Along with death and taxes, one of the things that will always be with us is the ongoing debate between science and religion. This age-old battle for the hearts and minds of humanity has spawned countless books throughout the centuries. Within the last six or seven years, we’ve seen an explosion of these books. Some written by scientists like Richard Dawkins, Daniel Dennett and Sam Harris, have taken an atheistic approach to this argument. One scientist, Human Genome Project founder Francis Collins with his book The Language of God, took a more Christian or at least theistic side of the debate. Adding to the chorus, (or cacophony, depending how you look at it) of this debate are books written by atheist non-scientists like Christopher Hitchens and Michel Onfray and as well as Christians such as Lee Strobel, Keith Ward and the husband and wife team of Alister and Joanne Collicutt McGrath. Even a few pantheists like Sharman Apt Russell and Michael Dowd, (or perhaps in Dowd’s case quasi-pantheist) jumped into the fray offering their respective opinions.
But one thing that’s been sadly missing from this collection of voices is that of a dual expert. It would be nice to read the words of a scientist who also happens to be a theologian, or at least highly educated in matters of faith. So, during one of my frequent library visits when I discovered John Polkinghorne’s 2005 book Exploring Reality: The Intertwining of Science and Religion I quickly grabbed it. If Polkinghorne, who made a name for himself as an experimental physicist before changing careers to become a theologian and Anglican priest, can’t expertly speak to both sides of this debate, then probably no one can.
After slowly making my way through this short but meaty book, I’m convinced, albeit a bit reluctantly, that Polkinghorne is the person for the job. While there’s a few significant downsides to his book, overall I thought he made a compelling case that the major tenets Christian belief can be seen as being scientifically sound when presented in the context of the scientific evidence, as such evidence has been interpreted by the author.
As I worked may way through the book’s first chapter, I began to fear that Exploring Reality was going to be a huge bust since Polkinghorne begins everything with a rather substantial and detailed discussion of the always mysterious and frequently confusing subject of quantum physics. Fortunately, once I cleared that little hurdle I found the rest of his book a bit easier to follow, in addition to being very interesting and well-reasoned.
Feeling like a collection of stand-alone essays from a single author as opposed to a maybe a unified book, I thought some of the chapters were better than others. While not as confusing as the opening chapter which dealt with quantum mysteries, his chapter on the nature of time and God’s relationship to it might have been one of the weaker ones. His final chapter devoted to bioethics was actually pretty good, but felt a bit tacked-on, since it dealt mostly with peripheral issues as opposed to the key questions concerning the existence of God, (unfortunately, it also felt a bit dated, probably because the book was published back in 2005). Regarding his other chapters, I thought Polkinghorne was at his best when he attempted to tackle those timeless conundrums which have stumped theologians and thinking people for years: how can a loving, all-powerful God allow injustice and suffering; how could a single God exist in trinitarian form; and lastly a question that speaks to the heart of interfaith dialog in an increasingly multicultural world, if there is a God, how come we have so many different religions, with each one claiming to have a monopoly on the truth? Regarding the last question, precisely since Polkinghorne, after weighing all the evidence, could not give a definitive answer made me respect both his honesty and his well-reasoned arguments.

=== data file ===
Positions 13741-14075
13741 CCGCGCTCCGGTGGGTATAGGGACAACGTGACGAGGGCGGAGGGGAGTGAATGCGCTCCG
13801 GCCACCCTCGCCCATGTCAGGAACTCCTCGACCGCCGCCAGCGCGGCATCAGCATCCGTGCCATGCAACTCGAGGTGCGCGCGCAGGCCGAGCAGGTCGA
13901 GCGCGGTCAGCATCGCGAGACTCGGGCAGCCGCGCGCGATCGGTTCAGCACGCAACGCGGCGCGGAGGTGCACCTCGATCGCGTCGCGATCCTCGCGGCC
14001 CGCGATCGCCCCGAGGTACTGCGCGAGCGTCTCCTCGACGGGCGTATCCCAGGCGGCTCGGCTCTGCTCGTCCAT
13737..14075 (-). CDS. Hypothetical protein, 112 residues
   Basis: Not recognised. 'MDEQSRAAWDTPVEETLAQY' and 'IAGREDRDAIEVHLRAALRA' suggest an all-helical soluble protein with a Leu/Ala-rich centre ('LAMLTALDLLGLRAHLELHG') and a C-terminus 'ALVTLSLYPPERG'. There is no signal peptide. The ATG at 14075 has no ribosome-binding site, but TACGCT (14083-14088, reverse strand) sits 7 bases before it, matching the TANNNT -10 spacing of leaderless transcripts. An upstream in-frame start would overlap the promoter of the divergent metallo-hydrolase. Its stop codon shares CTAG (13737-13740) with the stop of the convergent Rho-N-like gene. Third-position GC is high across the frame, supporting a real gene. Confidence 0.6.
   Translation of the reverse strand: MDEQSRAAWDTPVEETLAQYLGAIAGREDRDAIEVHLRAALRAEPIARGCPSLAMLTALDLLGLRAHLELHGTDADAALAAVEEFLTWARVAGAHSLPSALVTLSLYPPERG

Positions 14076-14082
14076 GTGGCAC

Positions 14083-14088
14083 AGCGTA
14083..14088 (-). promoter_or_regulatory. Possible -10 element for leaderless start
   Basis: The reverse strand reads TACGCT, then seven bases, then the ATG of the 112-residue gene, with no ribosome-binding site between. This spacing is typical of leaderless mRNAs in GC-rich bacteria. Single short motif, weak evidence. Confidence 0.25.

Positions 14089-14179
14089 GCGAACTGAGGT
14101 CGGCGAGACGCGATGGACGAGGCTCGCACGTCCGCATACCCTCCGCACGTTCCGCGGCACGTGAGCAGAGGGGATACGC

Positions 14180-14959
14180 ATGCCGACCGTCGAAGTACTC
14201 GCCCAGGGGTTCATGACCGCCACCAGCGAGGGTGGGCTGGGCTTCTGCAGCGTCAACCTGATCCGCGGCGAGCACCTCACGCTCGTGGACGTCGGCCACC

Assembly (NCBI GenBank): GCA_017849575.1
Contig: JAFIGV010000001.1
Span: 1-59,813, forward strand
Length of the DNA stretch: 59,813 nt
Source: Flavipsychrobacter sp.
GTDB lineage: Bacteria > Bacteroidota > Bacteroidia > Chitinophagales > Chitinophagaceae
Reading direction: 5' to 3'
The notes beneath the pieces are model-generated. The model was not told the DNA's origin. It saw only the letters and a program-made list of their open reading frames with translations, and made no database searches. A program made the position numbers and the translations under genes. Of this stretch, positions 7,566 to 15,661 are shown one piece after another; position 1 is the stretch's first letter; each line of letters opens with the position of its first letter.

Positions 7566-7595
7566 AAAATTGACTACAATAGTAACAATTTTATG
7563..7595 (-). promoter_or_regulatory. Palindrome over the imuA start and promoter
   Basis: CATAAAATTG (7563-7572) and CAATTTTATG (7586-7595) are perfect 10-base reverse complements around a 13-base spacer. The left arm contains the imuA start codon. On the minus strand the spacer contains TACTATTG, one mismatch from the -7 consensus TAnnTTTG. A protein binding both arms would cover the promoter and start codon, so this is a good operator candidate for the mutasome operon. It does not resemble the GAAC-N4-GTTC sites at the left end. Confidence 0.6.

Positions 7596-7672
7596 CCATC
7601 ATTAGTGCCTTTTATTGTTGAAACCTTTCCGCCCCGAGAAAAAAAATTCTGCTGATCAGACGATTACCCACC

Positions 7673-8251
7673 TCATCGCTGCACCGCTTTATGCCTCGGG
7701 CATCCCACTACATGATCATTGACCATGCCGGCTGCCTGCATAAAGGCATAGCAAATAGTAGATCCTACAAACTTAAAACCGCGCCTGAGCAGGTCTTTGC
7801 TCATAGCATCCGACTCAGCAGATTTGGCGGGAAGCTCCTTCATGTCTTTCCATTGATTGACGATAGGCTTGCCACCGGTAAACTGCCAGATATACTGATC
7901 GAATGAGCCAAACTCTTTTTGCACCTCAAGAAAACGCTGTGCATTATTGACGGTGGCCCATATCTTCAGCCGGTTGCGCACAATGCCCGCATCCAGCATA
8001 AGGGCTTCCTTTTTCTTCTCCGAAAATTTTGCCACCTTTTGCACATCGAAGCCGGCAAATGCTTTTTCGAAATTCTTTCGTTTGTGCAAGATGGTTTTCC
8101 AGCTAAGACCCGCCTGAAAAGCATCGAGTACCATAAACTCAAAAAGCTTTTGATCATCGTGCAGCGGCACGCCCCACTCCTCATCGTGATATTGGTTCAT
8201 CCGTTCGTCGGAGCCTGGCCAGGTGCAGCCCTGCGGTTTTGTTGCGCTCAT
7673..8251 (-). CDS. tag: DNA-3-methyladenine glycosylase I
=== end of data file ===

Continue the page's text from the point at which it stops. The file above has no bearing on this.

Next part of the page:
As you might remember from my earlier comments, while Polkinghorne provides a much-needed voice to this debate, I’m a bit hesitant to give him too much praise. Throughout his book he frequently quotes his earlier books, which in itself isn’t necessarily a sign of poor scholarship, it does limit the scope of his available source material. And lastly, by using examples drawn from his knowledge of quantum mechanics order to explain the various mysterious of God, while he doesn’t play as fast and loose as the creators of the documentary What the Bleep Do We Know!? did with their hijacking of quantum theory, he cites examples freely and, um, creatively. This could and probably is an area of concern.
Over the course of 2012 I hope to feature a number of books that address this classic and sometimes contentious debate. Just like I’m doing with my Memoirs of Faith project, eventually I want to include not only the voices of Christians and atheists, but also those representing other religious viewpoints. As always, it looks like I’ve got my work cut out for me.